By Sam Fisher
One of the most tragic aspects of modern day agriculture is the fact that most rural agricultural areas have essentially become food deserts. This means there’s no food to be obtained outside the grocery store or supermarket.
Historically, farms were the food source and farmers wouldn’t have thought of buying most of their food in town. In the economic depression of the 1930’s, the basic needs of farmers were better met than their urban counterparts simply because – while they had little or no money – food was always to be had. Today, most farms only produce commodities such as grain, hay, milk, or on-the-hoof livestock for meat, and due to specialization, often only one or two of the above commodities per farm. And the farmers depend on the conventional food distribution chain for their own sustenance as much as an urban resident, due to the fact that the commodities they raise are inedible, and must be processed or fed to livestock before they can feed people.
This is the crux of government/industry control over food, when even the farmers who produce the “food” must sell it in order to buy it in an edible form. It also tells a story of a society that has allowed an industry to take over traditional culinary abilities.
Less than a hundred years ago, a typical family scale farm supported a family on a dozen different species of plants and animals. In the fields there was grass, clover, or alfalfa for grazing and hay, corn, oats, barley, or wheat as a grain crop to feed to pigs, chickens, cattle, and horses – horses being the tractor of that time – as well as an orchard for fruits and a vegetable garden.
One of every four Americans lived on a farm and a farmer’s land and labor supplied enough food to feed his family and twelve other Americans besides. In less than a century, fewer than two million Americans still farm, and they grow enough to feed America – a ratio of each farmer feeding roughly 130 Americans.
Depending on our point of view, that may appear to be a story of an efficiency increase. That is, until we begin to look for the food. Where is the food? It’s in the hands of corporations (i.e. food manufacturers, processors, distributers, and retailers). Plus, the final link in the chain – the retailer – usually has only about a three days’ supply of food for any given area.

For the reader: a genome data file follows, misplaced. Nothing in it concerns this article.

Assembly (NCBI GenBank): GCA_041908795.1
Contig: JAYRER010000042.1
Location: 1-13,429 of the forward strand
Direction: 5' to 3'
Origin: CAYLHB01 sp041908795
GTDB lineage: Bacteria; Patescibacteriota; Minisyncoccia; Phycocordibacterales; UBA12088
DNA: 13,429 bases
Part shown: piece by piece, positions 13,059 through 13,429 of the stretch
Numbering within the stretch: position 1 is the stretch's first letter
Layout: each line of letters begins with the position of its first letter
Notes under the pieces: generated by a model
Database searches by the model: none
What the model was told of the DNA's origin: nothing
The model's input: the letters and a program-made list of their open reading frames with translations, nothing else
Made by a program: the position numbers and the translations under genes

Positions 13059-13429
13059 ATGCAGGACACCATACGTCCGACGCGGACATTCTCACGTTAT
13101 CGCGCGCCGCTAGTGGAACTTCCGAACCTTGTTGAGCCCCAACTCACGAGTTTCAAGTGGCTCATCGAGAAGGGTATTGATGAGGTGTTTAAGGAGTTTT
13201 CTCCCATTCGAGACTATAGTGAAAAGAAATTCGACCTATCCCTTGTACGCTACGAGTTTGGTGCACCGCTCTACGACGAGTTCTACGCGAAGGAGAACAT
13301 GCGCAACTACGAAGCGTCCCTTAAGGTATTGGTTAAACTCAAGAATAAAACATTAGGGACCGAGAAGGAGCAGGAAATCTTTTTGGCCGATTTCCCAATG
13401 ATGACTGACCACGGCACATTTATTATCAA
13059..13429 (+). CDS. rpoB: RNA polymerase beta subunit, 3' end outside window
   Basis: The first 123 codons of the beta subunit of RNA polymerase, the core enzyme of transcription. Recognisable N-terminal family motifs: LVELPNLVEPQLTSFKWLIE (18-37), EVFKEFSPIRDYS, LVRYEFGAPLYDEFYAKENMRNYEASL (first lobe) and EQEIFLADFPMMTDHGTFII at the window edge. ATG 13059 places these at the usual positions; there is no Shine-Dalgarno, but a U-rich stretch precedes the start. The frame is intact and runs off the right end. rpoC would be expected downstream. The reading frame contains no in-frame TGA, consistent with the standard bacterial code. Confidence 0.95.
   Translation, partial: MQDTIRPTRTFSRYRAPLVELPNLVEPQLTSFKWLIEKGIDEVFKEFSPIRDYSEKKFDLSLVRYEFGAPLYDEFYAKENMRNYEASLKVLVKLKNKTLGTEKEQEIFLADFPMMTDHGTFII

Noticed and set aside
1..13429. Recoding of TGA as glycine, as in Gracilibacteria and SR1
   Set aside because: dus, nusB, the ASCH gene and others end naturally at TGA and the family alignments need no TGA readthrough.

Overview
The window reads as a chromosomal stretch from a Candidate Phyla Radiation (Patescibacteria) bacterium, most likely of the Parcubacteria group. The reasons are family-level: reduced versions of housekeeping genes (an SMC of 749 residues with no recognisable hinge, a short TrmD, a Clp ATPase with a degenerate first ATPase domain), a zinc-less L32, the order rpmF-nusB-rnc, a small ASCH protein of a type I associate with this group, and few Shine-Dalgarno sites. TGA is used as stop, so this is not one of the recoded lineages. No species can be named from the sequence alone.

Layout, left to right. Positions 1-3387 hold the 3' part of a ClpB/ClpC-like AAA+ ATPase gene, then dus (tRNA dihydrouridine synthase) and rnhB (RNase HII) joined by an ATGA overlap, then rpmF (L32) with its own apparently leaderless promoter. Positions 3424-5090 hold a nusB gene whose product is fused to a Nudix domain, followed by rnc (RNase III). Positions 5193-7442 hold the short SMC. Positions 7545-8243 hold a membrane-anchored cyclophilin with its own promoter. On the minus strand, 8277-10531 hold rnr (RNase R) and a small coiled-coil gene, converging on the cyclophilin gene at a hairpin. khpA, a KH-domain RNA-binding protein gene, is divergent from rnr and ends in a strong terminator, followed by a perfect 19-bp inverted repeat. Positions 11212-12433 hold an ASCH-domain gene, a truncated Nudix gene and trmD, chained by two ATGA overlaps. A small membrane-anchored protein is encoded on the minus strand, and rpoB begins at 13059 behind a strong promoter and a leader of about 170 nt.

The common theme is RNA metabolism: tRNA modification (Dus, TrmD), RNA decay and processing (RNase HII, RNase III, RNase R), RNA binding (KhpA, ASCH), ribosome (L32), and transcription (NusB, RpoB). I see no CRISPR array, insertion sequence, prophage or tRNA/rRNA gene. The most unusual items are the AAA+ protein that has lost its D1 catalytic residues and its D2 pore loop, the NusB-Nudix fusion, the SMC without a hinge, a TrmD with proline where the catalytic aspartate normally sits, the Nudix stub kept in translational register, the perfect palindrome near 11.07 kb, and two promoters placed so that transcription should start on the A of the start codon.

So – outside of air, rail, and highway transportation – we are constantly only three days away from a famine in almost any geographical area in the nation. Is that a picture of abundance?
Not only are most of today’s farms essentially food deserts, but the majority of rural agricultural areas are as well. Due to a dwindling number of farmers – causing the amalgamation of many small farms into fewer large farms – rural populations have steadily declined in many localities across the nation. This, along with the disappearance of the mom-and-pop grocery store in every small town – replaced by supermarket chains who serve a much larger geographical area (especially in lower population areas), makes for food deserts that span whole towns and counties in many rural regions.
The residents of these regions are now forced to go to the next town – or in some cases, several towns away – to obtain food. This only adds to our petro-transportation dependence in order to feed ourselves. Plus, in light of historical food preservation traditions, most of today’s homes are food deserts.
Past generations – even urban dwellers – not only had fresh food in the fridge and pantry, but had canned fruits and vegetables in the basement and stashes of meat in a freezer, and if they needed something more, there was always the grocery store on the corner. Unfortunately, many of those seasonal preservation traditions have disappeared from the American table, as has the food security it provided.
As a society, we have magnified our dependence on processed corporate food and the inherent factory farming it supports, plus the non-stop transportation demand it requires.
However, through our retail farm business, we constantly see evidence that the pendulum of supermarket dependence has reached the length of its swing in one extreme direction, and is beginning to return toward increased food awareness and more of a historically normal food flow.
While the return may be slow, it’s a heartening movement all the same. We believe this is largely driven by a society who is sick of depending on corporate food, sick physically and mentally – and are seeking real-life alternatives.